40 Years Ago: Buck Rogers Goes Out Fighting
The “difficult second season” issue faced by science-fiction shows in particular is usually caused by the same two issues. The network receives a better (i.e., more profitable) response from the initial run than it expected, but, knowing nothing about the genre, it fails to understand why. For the second season, it tries to refocus the show toward a mainstream audience, losing the sci-fi fans in the process. But the budget is often cut as a way of hedging its bet.
The case of Buck Rogers in the 25th Century isn’t the same but the effect was: Viewers lost interest, and the show was canceled without fanfare or finale. The second season was actually an example of star Gil Gerard beginning to get his own way, up to a point.
But the problem, he said later, was that the new producer didn’t like it.
Another series from the era’s “Mr. Prime Time,” Glen A. Larson, Buck Rogers was inspired by the ‘20s comic strip character who later became a Saturday-afternoon matinee star. The show had premiered in 1979 to a positive response, telling the story of a NASA astronaut, frozen in time due to a flight malfunction, who's rescued 500 years later and finds the world adjusting after a nuclear holocaust amid a host of culture clashes caused by the age difference and alien threats. Buck Rogers was a man for all seasons, Twiki and Dr. Theopolis were a robot double act and Col. Wilma Deering was a warrior princess.
There were also holes in the concept. For one, Gerard had total control over the Rogers character but not the scripts. “The stories were confused,” he told Starlog after the season ended. “Why couldn’t we get one good storyline and follow it? We kept getting into 15 different subplots, which deflected viewers’ interest. … I felt that I had misled people inadvertently by saying that the show was going to have good characterizations and that there was going to be substance to it. It wouldn’t be just special effects and fight scenes and stuff like that, but that’s just what we had.”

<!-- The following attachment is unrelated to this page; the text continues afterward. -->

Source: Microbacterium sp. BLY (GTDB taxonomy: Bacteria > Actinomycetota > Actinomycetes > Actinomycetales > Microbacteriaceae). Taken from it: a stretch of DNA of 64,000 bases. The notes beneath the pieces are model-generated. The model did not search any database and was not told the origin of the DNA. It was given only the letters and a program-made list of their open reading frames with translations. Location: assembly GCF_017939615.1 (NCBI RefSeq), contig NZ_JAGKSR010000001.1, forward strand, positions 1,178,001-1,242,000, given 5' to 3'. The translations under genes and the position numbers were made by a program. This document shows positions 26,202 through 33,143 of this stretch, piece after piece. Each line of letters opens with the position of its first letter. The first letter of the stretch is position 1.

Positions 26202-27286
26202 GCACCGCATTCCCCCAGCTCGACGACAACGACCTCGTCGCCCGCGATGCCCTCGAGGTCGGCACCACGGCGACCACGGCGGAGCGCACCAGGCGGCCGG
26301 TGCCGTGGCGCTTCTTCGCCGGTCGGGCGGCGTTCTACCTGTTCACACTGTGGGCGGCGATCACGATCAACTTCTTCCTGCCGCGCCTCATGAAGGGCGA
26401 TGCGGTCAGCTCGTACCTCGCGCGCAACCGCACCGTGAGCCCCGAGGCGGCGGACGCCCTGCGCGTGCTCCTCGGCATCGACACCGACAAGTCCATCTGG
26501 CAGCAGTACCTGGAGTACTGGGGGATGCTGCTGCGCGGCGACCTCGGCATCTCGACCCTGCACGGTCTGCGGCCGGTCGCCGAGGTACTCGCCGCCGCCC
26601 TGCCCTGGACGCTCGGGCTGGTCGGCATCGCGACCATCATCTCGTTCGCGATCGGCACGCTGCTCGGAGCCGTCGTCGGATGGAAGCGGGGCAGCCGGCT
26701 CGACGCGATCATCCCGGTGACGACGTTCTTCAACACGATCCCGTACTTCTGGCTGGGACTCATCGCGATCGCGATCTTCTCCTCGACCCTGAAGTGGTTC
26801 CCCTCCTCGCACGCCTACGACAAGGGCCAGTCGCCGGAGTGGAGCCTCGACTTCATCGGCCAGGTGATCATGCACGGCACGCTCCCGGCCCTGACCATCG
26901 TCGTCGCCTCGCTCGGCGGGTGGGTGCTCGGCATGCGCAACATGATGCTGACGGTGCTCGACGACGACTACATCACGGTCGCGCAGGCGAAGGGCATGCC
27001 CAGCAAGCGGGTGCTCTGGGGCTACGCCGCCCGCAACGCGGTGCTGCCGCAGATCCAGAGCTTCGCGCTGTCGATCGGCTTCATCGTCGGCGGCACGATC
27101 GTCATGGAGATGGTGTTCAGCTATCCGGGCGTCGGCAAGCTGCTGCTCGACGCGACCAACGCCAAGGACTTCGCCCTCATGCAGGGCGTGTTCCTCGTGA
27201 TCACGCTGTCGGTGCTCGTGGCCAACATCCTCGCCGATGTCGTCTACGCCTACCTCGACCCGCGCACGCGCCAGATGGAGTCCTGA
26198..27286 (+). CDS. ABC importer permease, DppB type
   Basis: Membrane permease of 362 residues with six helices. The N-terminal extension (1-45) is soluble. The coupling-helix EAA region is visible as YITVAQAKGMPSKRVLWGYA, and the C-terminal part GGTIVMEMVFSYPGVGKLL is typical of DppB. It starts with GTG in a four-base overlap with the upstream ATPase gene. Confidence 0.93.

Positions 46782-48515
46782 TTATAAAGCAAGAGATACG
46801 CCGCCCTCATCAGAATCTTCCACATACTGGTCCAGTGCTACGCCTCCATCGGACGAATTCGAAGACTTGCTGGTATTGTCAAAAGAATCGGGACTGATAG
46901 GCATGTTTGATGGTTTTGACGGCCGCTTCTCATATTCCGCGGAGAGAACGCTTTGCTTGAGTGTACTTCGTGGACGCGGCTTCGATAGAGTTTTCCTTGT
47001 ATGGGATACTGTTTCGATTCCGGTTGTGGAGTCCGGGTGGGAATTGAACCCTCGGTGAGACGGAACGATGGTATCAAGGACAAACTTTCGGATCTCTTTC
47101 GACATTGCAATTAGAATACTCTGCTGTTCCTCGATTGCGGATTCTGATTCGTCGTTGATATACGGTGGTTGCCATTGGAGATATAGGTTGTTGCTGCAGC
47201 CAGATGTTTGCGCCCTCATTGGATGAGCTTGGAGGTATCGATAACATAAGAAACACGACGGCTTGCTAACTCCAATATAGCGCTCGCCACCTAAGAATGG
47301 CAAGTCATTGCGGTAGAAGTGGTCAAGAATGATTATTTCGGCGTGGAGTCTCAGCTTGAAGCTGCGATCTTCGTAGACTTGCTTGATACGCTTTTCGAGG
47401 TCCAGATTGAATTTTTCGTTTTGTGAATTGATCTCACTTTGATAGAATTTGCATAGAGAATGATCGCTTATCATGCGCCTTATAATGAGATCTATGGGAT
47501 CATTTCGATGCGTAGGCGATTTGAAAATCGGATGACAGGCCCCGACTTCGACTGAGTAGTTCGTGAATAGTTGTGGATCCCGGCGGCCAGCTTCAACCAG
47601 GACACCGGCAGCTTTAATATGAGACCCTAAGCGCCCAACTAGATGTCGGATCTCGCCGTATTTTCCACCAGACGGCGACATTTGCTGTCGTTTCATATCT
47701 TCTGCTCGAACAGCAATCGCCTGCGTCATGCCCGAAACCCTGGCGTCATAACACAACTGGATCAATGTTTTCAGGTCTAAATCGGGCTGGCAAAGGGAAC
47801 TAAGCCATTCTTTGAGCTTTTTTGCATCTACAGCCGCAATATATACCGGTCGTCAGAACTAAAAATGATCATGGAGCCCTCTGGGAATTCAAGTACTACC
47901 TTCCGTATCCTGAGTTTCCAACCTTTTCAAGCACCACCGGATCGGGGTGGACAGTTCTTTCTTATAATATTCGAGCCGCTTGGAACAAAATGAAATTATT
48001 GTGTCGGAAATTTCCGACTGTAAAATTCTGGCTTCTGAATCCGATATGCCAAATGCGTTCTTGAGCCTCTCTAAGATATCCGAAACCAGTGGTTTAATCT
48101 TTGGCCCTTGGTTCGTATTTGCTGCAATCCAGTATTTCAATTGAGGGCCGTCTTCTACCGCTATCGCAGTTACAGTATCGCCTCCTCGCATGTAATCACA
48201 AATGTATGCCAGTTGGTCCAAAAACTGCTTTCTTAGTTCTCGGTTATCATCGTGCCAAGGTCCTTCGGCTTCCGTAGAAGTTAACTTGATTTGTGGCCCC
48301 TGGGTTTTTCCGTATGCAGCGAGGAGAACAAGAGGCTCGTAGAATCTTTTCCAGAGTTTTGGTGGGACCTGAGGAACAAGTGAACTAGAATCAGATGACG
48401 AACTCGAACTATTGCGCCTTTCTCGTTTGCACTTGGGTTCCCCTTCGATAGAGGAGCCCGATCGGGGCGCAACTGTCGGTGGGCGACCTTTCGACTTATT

When Buck Rogers in the 15th Century returned, there had been a delay caused by an actors strike, and a new producer was at the helm. Gerard reported that Larson himself had taken a hands-on approach to only the movie that launched the series; after that, Bruce Lansbury had overseen the first season. He was replaced by John Mantley, and at first it seemed like a positive step because, like Gerard, Mantley was more a fan of westerns than sci fi as a youth.
Watch ‘Buck Rogers in the 25th Century’ Season 2 Opening
The second season saw an end to the main character’s near-constant wisecracking – something Gerard had been trying to stamp out since the start. But it also softened Deering into a less-determined and more gentle character, with the addition of a stronger sense of the pair being a couple, although not much happened onscreen. Instead of exploring the brutalized Earth – which Gerard always felt should have been the show’s premise – the stars took flight into deep space on the starship Searcher, its multiyear mission to explore strange, new worlds in search of the brothers of man who now fight to survive far, far away, among the stars. Basically, it's an amalgam of Star Trek and Larson’s previous success, Battlestar Galactica.